Last week The New York Times published an article called Everything You Need To Know About the New SAT. In it, several test prep companies are quoted talking about the challenges in preparing for the new test. One comment was particularly striking. The education director for a company called PrepMatters said, “If you don’t read well and happily, this test isn’t going to be your friend.”
Four years ago, Novi High School’s English Department committed to changing the culture around reading at our school. We have added dedicated time for independent reading in all of our courses, we have committed to spending more time helping students find books they enjoy, and we have built classroom reading libraries that appeal to the interests and abilities of our students. We have not finished the job, but we are well on our way to providing an environment where students can read well and happily.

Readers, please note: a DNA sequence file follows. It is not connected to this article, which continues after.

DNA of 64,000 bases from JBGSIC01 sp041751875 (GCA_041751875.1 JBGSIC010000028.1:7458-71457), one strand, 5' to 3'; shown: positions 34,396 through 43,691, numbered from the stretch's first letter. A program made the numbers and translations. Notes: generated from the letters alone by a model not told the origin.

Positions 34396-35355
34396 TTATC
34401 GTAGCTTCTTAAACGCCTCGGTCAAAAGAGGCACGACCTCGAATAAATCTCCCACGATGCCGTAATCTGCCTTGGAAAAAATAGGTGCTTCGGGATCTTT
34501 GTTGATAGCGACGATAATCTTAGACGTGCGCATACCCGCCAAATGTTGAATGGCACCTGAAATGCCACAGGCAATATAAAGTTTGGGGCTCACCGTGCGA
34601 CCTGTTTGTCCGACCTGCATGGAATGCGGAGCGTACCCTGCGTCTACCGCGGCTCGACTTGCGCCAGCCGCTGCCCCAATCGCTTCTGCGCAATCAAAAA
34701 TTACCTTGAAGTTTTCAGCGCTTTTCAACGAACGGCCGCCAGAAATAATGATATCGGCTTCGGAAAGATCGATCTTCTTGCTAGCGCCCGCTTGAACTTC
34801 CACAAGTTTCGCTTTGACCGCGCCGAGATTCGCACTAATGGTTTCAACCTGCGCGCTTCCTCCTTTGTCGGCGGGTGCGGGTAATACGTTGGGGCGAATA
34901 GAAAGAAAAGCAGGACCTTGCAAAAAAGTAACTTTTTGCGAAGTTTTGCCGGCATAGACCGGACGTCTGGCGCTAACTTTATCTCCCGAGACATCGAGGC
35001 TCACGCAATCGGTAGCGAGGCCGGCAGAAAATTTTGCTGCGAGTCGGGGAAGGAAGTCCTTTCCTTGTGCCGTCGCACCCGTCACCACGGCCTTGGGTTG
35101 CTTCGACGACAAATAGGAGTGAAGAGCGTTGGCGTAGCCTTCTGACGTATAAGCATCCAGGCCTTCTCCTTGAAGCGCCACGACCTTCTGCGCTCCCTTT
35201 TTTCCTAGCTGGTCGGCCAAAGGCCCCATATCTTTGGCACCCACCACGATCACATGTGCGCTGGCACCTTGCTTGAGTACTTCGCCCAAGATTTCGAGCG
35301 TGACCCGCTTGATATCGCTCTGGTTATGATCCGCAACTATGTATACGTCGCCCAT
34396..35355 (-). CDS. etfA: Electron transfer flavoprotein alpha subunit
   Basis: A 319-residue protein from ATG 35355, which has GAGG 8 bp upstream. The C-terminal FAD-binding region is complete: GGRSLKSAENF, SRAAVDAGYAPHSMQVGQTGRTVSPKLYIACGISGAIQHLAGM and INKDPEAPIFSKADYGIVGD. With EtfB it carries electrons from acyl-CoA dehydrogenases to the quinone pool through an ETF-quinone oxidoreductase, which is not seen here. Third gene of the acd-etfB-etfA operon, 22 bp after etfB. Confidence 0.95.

When the juniors took the PSAT this year--the first look at this new test--my juniors were overwhelmingly positive about the English section. Many said it felt easy, and that’s a great sign. Novi’s English Department has been revising and rewriting our curriculum to fit the Common Core Standards over the past seven years. The new test certainly isn’t easy, but it feels “easy” to many of our students because it’s assessing the skills they’ve been learning and practicing ever since they started high school. This test aligns with the Common Core and will hopefully be as accurate of a measure of their learning as a standardized test can be.
We will have to wait and see about how the scores correlate with the students’ feelings about the test, but in the meantime, I’m hopeful that our students are well prepared for this brand new test. Parents often ask what their students can do to prepare for standardized tests, and this year I will ask you to do exactly what the test prep companies are suggesting. Help your students develop as readers.Encourage reading for pleasure at home. Help your students find books that they’re interested in reading. There’s always a temptation to go out and buy the latest test prep materials and encourage your student to do practice test upon practice test. While those things can be helpful, this new test values students who are real readers. The more you can do to help your students genuinely enjoy reading, the better off they’ll be.
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Mrs. Hattie Maguire